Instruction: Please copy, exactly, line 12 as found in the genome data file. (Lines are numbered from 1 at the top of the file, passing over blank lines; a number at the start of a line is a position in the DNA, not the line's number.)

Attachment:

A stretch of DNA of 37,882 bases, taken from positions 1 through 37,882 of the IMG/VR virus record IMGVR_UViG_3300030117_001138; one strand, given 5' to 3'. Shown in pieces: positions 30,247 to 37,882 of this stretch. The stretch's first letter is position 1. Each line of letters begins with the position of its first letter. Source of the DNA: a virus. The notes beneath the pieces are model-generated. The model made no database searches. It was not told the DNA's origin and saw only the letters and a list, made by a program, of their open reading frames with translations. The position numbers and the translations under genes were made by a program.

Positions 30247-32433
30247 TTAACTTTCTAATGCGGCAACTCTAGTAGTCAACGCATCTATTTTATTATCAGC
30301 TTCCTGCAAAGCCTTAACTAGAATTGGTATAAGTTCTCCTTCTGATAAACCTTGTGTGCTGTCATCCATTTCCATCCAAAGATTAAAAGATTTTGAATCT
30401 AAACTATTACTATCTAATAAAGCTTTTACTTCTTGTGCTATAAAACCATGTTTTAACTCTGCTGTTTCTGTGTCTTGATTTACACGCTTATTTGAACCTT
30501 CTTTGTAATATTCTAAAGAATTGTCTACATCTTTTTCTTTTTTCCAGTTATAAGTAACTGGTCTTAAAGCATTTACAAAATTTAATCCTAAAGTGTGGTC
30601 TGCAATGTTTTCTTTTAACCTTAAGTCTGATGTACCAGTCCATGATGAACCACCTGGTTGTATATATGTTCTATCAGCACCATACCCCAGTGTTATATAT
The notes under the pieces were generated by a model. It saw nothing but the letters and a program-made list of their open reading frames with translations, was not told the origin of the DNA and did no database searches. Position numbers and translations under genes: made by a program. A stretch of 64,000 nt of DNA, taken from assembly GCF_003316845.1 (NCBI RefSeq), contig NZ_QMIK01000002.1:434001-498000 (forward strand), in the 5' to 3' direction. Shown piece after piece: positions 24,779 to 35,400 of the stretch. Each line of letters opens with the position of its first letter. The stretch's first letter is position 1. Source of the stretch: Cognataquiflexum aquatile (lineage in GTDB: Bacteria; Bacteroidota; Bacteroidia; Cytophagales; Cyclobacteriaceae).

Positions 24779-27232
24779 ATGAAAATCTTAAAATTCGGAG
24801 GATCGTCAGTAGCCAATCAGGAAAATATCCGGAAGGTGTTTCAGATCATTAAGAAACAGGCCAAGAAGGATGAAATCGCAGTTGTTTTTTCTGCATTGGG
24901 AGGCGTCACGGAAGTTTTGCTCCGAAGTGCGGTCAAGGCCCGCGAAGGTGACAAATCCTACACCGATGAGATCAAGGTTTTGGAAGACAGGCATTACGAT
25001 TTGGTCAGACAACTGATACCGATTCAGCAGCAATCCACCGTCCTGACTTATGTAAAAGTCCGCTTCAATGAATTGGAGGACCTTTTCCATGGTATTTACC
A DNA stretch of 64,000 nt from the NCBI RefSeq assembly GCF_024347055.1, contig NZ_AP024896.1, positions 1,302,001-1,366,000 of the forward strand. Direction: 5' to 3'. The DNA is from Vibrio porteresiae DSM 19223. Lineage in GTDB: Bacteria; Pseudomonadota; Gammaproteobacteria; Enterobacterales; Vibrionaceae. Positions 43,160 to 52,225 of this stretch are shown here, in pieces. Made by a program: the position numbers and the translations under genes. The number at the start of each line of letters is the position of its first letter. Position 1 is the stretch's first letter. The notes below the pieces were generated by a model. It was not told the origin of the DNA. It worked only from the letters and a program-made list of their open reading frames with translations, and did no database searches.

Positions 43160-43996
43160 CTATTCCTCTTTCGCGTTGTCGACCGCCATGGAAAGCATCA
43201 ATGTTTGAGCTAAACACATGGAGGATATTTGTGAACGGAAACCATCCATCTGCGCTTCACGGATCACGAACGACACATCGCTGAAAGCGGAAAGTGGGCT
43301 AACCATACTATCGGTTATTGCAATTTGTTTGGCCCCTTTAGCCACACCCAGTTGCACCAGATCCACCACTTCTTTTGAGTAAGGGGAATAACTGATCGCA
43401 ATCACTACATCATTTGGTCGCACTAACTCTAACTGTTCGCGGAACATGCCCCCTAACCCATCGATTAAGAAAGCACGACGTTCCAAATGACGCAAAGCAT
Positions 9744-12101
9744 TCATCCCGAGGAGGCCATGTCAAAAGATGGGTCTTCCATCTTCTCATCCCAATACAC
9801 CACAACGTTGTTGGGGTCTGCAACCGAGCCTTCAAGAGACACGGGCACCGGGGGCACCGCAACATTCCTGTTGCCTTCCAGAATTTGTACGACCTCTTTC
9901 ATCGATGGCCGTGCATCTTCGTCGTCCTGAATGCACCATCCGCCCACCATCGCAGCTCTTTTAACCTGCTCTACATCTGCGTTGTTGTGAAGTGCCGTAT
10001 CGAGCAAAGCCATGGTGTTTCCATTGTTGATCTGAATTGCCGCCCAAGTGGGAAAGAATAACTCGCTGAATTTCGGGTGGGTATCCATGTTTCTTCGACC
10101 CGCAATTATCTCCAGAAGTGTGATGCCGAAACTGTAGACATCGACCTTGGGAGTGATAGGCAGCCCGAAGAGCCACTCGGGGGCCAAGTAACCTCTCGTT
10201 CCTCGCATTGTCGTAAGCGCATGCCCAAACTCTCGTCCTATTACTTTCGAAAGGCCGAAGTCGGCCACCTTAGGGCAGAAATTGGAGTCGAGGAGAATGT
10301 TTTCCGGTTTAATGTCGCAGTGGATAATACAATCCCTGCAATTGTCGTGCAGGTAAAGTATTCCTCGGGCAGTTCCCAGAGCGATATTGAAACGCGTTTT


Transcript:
24901 AGGCGTCACGGAAGTTTTGCTCCGAAGTGCGGTCAAGGCCCGCGAAGGTGACAAATCCTACACCGATGAGATCAAGGTTTTGGAAGACAGGCATTACGAT